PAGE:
Olympic Games of Peace: Pyeongchang showcases North-South détente
North Korean Hwang Chung Gum, left, and South Korean Won Yun-jong lead the Unified Korea delegation during the opening ceremony of the Pyeongchang 2018 Winter Olympic Games at the Pyeongchang Stadium on Feb. 9. | IOC Pool Photo

South Korean President Moon Jae In welcomed top North Korean official Kim Yong Nam to the Winter Olympic Games “of peace” Friday, but Vice President Mike Pence kept up efforts to derail détente between the two republics.

Moon greeted Kim, who heads the presidium of the North’s legislature, as he arrived with dynastic ruler Kim Jong Un’s sister, Kim Yo Jong. Pence was at the same reception, but his spokeswoman said he “did not come across the North Korean delegation.”

On his arrival in Pyeongchang earlier, Pence insisted that the North must give up its nuclear weapons as a precondition for talks on denuclearizing the Korean peninsula. “Then and only then will the world community consider negotiating and making changes in the sanctions regime that’s placed on them today,” he said.

In a meeting with Moon the day before the Olympics opening ceremony, Pence pressed South Korea to take a harder line against the North. He expressed the Trump administration’s opposition to the conciliatory note that has been struck in North-South relations in recent weeks.

With North and South Korea fielding a joint women’s ice hockey team and hundreds of North Korean musicians and martial artists performing during the games, Pyeongchang has become a symbol of peace.

But the hawkish Pence urged President Moon not to allow Pyongyang to use the games for “propaganda,” repeating rhetoric he had spouted in Japan the day before.

Japanese Prime Minister Shinzo Abe, a fellow hawk, warned the South not to fall for what he called North Korea’s “smile diplomacy.” While visiting Abe, Pence announced the U.S. would pursue the “toughest and most aggressive sanctions yet” on North Korea.

Spurning Pence and Abe’s warnings, however, Moon declared that the landmark sporting event would be the “Olympic Games of Peace,” and said it could be a first step toward denuclearization.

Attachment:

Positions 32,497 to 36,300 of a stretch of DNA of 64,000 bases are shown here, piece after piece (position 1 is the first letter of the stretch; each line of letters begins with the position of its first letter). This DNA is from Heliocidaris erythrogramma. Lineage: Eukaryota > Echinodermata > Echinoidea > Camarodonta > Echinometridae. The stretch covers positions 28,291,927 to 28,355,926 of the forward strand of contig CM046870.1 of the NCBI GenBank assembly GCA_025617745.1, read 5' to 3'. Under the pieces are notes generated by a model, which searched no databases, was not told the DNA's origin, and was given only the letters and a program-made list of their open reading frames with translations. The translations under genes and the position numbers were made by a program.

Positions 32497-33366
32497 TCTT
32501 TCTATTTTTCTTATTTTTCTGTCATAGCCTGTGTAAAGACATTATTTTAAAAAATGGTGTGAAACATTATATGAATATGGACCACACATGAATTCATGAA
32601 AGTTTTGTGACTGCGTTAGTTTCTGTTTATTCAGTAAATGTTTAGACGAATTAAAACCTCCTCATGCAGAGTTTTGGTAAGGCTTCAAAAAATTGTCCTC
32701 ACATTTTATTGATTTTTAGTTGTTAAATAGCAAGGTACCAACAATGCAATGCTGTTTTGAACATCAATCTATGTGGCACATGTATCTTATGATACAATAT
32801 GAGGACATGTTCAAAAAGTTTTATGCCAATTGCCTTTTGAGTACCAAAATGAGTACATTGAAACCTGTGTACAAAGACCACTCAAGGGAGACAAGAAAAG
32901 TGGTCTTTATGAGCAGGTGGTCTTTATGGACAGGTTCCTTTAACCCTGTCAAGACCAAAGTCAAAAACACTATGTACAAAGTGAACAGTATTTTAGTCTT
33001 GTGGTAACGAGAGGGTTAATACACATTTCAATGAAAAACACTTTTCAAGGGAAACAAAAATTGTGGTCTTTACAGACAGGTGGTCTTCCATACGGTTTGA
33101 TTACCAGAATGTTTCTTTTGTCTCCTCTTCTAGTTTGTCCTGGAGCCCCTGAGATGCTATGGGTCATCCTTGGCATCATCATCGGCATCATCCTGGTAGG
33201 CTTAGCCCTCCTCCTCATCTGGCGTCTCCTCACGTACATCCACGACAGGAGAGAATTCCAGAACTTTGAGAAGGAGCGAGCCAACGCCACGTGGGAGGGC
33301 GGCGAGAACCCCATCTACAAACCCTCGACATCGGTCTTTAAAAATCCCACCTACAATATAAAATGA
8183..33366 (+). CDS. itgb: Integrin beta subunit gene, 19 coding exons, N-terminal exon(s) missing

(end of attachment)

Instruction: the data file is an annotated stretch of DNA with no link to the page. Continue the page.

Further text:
In a further snub to Pence, Moon had lunch with the North Korean delegation on the day of the opening ceremony.

When the athletes of North and South Korea marched into the stadium together on Friday night under a unification flag, Pence and his wife Karen were the only two to sit silently while the crowd of South Koreans and international attendees stood and cheered.

Scene from the opening ceremony of the Pyeongchang Winter Olympics. | ICO Pool Photo

The final handoff of the torch relay, completed by one athlete each from North and South Korea carrying the Olympic flame together up to the cauldron, showed that Korean people—on both sides of 38th Parallel—were not on board with the Trump administration’s preferred divisive means of settling the issue of nuclear tensions on the Korean peninsula.

On Saturday, Kim Yo Jong delivered an invitation to President Moon from Kim Jong Un to visit Pyongyang “at an early date” for a summit. While visiting the presidential office, Kim Yo Jong wrote in a note, “I hope Pyongyang and Seoul will become closer in the hearts of Koreans and will bring unification and prosperity in the near future.”

Pence insisted that, despite disagreements over their stance towards the North, the alliance between the U.S. and South Korea was “strong.”

He then criticized the North for holding a military parade on Feb. 8, the day before the Olympics opened, calling it “an ongoing provocation.” On Feb. 7, it was announced that President Donald Trump had requested the Pentagon to organize a “grand military parade” through Washington, D.C.

This article combines content from Morning Star, the Associated Press, and other sources.


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